For the Salad
– 2 Small To Medium Potatoes
– 2 Medium To Large Carrot Sticks
– 1 Red, Green or Yellow Apple (Peeled)
– ¼ Cup Canned Green/Sweet Peas (No Salt Added)
– ½ Onion (Optional)
– 1 Red Bell Pepper (Optional)
– 2 Celery Sticks (Optional)
– 2 Cilantro Stems
For The Sauce
– 1 Cup Mayo
– 2 Tablespoons Mustard
– 3 Tablespoons White Vinegar
– ½ Tablespoon White Pepper
– ½ Teaspoon Salt
– ½ Teaspoon Worcestershire Sauce (Optional)
Preparation:
1. Clean the chicken breasts using the juice of one lemon and rinse thoroughly with water.

Rinse thoroughly with water

Rinse thoroughly with water

2. In a large enough pot, add the chicken, onion, cilantro, green onion, celery, leek, ají dulce Venezolano, and the salt.  You don’t have to worry about chopping these ingredients, they are being used to add flavor to the chicken.  Use enough water to cover all the ingredients and cook everything at medium heat for about 30 minutes, or until the chicken is done.
3. Remove the chicken from the pot, drain and set aside to cool down.

Set aside to cool down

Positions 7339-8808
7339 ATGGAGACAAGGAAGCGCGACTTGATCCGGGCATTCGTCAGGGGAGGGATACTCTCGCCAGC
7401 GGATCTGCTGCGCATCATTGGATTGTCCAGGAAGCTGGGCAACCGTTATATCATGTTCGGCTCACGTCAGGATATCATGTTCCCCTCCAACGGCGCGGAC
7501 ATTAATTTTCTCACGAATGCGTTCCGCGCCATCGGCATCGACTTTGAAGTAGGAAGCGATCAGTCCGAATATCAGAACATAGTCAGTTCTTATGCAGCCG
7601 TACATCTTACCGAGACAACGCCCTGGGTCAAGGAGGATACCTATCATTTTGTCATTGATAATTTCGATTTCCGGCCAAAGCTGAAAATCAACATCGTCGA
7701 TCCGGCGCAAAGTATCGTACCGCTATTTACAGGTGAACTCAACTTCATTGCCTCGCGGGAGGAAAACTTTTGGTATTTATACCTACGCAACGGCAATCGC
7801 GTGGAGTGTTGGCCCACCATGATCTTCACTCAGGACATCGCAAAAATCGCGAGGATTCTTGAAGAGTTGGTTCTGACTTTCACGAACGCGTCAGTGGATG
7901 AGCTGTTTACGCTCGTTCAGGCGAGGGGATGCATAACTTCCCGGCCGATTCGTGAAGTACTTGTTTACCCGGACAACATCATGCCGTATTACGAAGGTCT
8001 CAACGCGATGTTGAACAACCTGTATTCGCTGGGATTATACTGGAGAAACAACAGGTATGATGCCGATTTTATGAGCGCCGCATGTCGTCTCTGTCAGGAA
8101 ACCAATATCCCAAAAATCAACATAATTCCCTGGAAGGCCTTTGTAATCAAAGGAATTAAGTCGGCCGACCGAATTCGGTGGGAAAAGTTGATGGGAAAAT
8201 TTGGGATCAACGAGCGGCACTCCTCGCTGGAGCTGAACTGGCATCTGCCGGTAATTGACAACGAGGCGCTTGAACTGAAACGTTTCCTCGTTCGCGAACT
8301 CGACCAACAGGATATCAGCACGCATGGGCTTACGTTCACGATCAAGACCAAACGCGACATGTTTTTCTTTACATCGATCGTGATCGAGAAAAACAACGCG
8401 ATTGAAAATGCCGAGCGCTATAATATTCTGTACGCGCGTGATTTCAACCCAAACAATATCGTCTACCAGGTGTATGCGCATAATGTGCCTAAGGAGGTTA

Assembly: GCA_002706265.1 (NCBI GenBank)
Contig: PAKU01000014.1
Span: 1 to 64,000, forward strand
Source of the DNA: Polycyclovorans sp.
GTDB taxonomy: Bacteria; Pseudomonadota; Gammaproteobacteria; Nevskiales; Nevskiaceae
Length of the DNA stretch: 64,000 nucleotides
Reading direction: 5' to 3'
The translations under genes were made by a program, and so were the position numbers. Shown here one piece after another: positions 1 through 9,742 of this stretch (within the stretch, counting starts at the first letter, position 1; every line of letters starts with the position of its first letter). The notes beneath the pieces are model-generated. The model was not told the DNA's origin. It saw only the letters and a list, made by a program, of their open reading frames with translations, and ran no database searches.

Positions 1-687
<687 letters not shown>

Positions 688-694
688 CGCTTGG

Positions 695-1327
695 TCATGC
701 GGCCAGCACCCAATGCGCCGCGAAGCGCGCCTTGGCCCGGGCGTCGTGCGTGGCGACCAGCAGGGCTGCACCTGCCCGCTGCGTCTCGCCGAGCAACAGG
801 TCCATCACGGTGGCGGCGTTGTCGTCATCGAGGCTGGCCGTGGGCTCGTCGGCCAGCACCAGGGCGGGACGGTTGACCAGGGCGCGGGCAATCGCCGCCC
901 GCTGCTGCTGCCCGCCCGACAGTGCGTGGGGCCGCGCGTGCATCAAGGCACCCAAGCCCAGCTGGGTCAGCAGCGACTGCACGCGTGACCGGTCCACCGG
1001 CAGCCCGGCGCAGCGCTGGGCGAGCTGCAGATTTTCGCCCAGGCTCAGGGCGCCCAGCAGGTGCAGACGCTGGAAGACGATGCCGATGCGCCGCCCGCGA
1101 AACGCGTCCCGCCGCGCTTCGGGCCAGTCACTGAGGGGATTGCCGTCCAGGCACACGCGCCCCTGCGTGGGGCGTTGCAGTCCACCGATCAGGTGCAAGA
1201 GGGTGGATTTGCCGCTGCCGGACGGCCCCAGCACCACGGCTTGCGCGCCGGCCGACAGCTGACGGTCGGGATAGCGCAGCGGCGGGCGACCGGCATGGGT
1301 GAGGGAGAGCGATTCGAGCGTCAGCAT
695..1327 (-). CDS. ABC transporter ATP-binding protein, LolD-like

Set aside to cool down

4. Wash and peel the potatoes.  Cook the potatoes with enough water and a little bit of salt.  Boil for about 10 minutes.  You want them to be done, but still firm so they don’t get mushy while making the salad.

Cook the potatoes

Cook the potatoes

5. Wash and peel the carrots.  Cook the carrots separately with enough water and a little bit of salt. Boil for about 20 minutes.

Cook the carrots separately

Cook the carrots separately

6. Once the potatoes and carrots are done, cool them down in a big bowl with some cold water and ice.

Cool down the potatoes and carrots

Cool down the potatoes and carrots

7. Your chicken should be cooled down by now.  Shred the chicken breasts using your hands or two forks.

Shred the chicken breasts

Shred the chicken breasts

Shredded chicken breasts

Shredded chicken breasts

8. Begin to cut the potatoes, carrots, apple, celery, and bell pepper in small cubes. Finely chop the onion using a food processor.  Chop the cilantro as well.

Cut the potatoes in small cubes

Cut the potatoes in small cubes

Cut the carrots in small cubes

Cut the carrots in small cubes